People in California, Nevada, and Utah saw a huge meteor-like, disintegrating object in the sky on July 27, 2016. Ian Norman and his friends, who captured the video above (warning: profanity) from California’s Sierra Nevada mountain range recognized it as a satellite reentry. Experts from Aerospace.org say it was the reentry of a Chinese CZ-7 rocket body. The rocket had been launched from Wenchang Satellite Launch Center, China on June 25, 2016 on a technology demonstration mission.
The amazing reentry was seen near 9:38 pm PST and, because it was slowly crossing the skies, the event was recorded in video by several witnesses. You can see more videos by going to YouTube and using the search term July 27, 2016 fireball.
The Chinese rocket body designated as CZ-7 (41628) successfully carried to space the Tiange and Aoxiang small satellites, as well, as other small experimental modules.
When you see a disintegrating meteor-like object like this one, how can you tell whether it’s a human-made object or a natural space rock?
A disintegrating spacecraft will look like a spectacular meteor, but will look considerably slower upon reentry than natural meteors. The reentry might appear slow enough to allow you to announce it to people standing next to you, and even take video or pictures. This is something very difficult with much faster natural (space rocks or comet fragments) meteors.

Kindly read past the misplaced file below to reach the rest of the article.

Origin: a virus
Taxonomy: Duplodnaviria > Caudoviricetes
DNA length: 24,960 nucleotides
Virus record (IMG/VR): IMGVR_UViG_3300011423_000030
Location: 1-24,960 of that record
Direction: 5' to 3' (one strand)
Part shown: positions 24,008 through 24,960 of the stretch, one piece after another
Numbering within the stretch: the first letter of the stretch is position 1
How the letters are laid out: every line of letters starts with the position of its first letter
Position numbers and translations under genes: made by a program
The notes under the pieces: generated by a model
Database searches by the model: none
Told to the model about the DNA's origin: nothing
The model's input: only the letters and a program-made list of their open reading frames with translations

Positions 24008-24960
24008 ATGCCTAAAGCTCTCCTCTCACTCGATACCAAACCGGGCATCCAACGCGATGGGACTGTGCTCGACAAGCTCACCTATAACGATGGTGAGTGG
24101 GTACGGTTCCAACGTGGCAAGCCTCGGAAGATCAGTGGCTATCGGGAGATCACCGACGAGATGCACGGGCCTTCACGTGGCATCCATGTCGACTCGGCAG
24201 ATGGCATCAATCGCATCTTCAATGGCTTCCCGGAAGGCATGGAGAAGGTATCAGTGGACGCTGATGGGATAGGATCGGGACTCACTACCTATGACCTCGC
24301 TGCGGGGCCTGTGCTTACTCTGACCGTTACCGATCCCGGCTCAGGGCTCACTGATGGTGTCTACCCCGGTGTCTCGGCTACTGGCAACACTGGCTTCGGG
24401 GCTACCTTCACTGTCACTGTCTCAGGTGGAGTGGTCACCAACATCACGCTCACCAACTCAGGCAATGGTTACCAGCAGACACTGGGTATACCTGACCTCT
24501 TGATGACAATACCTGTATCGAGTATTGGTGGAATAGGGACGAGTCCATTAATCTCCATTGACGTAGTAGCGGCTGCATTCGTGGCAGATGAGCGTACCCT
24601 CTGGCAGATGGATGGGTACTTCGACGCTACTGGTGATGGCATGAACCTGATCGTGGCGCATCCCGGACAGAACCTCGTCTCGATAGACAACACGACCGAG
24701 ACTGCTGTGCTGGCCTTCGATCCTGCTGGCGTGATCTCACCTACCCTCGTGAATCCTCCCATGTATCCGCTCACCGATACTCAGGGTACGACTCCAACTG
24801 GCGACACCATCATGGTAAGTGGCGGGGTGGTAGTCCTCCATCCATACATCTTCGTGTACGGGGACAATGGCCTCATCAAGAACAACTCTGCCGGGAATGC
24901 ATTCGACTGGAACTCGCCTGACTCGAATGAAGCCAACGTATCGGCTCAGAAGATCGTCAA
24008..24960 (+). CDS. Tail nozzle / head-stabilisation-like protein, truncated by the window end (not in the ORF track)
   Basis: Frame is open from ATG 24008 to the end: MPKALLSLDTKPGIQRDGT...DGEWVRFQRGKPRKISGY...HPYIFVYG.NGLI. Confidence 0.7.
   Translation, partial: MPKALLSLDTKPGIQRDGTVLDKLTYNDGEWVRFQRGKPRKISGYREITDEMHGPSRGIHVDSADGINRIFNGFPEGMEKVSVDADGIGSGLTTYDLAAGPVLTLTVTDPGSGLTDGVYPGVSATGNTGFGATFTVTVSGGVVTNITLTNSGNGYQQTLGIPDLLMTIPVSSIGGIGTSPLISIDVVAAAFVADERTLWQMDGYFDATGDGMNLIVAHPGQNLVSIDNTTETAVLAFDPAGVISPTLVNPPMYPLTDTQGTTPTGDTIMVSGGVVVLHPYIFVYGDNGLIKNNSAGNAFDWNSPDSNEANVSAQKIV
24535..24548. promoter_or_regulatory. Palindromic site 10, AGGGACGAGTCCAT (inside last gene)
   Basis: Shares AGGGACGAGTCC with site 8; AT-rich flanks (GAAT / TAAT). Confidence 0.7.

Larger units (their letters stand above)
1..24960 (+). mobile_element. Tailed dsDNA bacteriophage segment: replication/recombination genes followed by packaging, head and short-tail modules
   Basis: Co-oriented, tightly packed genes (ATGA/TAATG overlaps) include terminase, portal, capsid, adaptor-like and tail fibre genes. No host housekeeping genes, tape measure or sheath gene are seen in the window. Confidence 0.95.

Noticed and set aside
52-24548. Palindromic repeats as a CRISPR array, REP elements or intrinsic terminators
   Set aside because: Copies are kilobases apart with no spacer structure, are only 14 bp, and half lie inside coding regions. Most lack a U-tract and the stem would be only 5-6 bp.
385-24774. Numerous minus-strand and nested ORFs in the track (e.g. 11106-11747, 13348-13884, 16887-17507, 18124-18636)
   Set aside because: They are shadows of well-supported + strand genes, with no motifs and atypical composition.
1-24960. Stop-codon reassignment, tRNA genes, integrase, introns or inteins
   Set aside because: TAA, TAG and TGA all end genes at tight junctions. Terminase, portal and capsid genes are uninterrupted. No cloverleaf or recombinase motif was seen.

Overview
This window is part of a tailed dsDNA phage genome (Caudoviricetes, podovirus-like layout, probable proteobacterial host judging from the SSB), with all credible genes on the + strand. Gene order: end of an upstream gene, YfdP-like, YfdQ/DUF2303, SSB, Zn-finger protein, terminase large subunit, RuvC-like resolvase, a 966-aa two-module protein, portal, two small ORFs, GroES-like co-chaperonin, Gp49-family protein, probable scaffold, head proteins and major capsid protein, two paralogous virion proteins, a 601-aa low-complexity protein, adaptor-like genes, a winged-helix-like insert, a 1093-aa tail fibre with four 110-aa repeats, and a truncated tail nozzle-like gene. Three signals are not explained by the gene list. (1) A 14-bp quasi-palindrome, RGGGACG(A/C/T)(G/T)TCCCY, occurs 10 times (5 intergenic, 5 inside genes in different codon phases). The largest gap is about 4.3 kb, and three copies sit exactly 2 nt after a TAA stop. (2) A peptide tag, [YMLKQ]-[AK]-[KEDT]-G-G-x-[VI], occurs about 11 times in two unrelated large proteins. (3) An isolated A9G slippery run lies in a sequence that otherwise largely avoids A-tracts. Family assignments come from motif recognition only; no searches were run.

Also, reentering spacecraft have shown significant fragmentation. Go back to the video at the top of this page, and notice the fragmentation around 1:05.
Bottom line: Observers in the U.S. West saw a huge fireball on July 27, 2016. It was the reentry of a Chinese rocket body.
Eddie Irizarry of the Sociedad de Astronomía del Caribe (Astronomical Society of the Caribbean) has been a NASA Solar System Ambassador since 2004. He loves public outreach and has published multiple astronomy articles for EarthSky, as well as for newspapers in Puerto Rico. He has also offered dozens of conferences related to asteroids and comets at the Arecibo Observatory.
Asteroid 33012EddieIrizarry, a 7.8 km space rock, has been named in his honor.